Bacterial products such as endotoxin or lipopolysaccharide (LPS) also play a role in propagating an inflammatory response in the host through the Toll-like protein receptors (TLRs) and thus can induce an inflammatory cascade.18 These receptors play an important role in the innate immune response, particularly in the initial interaction between the infecting microorganisms, such as Porphyromonas gingivalis, and phagocytic cells of the monocyte lineage.19 Genetic and biochemical studies have shown that the toll protein family members play a critical role in the immediate response to infection.20,21 Although LPS monocyte interactions provide one of the best-studied models of innate immunity using gram-negative bacteria and the bacterial endotoxin, the mechanisms behind periodontal disease and the regulation of TLR protein expression are still not well understood.


    Chronic hyperglycemia has been closely associated with an inflammatory response that has been linked to complications observed in diabetes. The presence of periodontal disease represents a unique opportunity for oral pathogens and their products to gain access to the systemic circulation. Bacterial toxins are known to elicit immune responses that can disrupt homeostasis of the system and in some instances can result in lethal outcomes to the individual.

    Diabetes and periodontal disease are common chronic diseases observed in the U.S. population. These diseases are thought to be associated biologically, and a number of reviews and studies have proposed mechanisms to explain the relationship, including 1) microvascular disease, 2) changes in components of gingival crevicular fluid, 3) changes in collagen metabolism, 4) an altered host response, 5) altered subgingival flora, 6) genetic predisposition, and 7) nonenzymatic glycation.22-28

    In addition, in vitro studies of monocytes from people with diabetes have shown a hyperresponsive phenotype with overexpression of pro-inflammatory mediators such as interleukin-1β (IL-1β), tumor necrosis factor-α (TNF-α), and prostaglandin E2.3,29 In similar in vivo studies, patients with periodontitis and diabetes were found to have significantly higher levels of local inflammatory mediators compared to systemically healthy individuals with periodontal disease.13,30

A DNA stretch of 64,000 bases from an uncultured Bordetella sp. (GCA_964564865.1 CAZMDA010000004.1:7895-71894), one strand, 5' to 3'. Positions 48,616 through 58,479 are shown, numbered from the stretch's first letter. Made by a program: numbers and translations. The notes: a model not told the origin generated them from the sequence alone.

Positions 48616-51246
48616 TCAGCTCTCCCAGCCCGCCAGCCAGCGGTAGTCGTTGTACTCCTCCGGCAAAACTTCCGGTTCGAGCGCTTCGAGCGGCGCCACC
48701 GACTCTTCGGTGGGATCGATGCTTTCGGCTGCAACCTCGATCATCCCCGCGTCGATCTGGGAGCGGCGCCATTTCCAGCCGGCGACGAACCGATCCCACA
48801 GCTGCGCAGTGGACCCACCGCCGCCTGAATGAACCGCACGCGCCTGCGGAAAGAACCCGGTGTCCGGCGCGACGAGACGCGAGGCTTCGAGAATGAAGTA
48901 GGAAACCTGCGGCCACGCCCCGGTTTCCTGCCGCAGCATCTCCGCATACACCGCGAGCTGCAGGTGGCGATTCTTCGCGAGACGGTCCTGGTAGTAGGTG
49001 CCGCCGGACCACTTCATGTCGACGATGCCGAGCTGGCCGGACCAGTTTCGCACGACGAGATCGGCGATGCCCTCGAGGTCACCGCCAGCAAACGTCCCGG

Advances in the molecular biology of insulin resistance and β-cell dysfunction increasingly support a role for inflammatory mediators, particularly cytokines, and elements of the innate immune system in the pathogenesis of type 2 diabetes.31 Cytokine production as a consequence of an infectious challenge could potentially contribute to insulin resistance in a number of ways, including 1) modification of insulin receptor substrate-1 by serine phosphorylation,32 2) alteration of adipocyte function with increased production of free fatty acids,33,34 and 3) diminution of endothelial nitric oxide production.35,36 The process may also alter pancreatic β-cell function, either acting directly37,38 or through stimulation of free fatty acid production.39,40 In fact, cytokine-induced mechanisms have been suggested to participate in the β-cell damage or “burn-out” seen in animal obesity models of type 2 diabetes that may be mediated through a c-Jun NH2-terminal kinase-induced insulin resistance model.41-43

    Fasting insulin is considered a marker, though imperfect, of insulin resistance. Increased resistance to skeletal muscle glucose uptake is part of the physiological adjustment to the catabolic milieu seen in inflammation.44-47 As cytokines or inflammatory mediators decrease insulin sensitivity, insulin resistance may be part of a causal pathway linking inflammatory mediators to incident diabetes. Adipocytes produce large quantities of cytokines, such as TNF-α and IL-1β, in the presence of inflammation.34 Infections have been investigated with regard to the development of coronary heart disease, with mechanisms similar to those discussed here being proposed to mediate their effects.48-50 Diabetes and infections have long been known to contribute to metabolic dysregulation.51-53 This fact allows us to speculate that repeated or chronic infections such as periodontitis, or some susceptibility to them, may represent an additional causal element for type 2 disease, a hypothesis that deserves further study.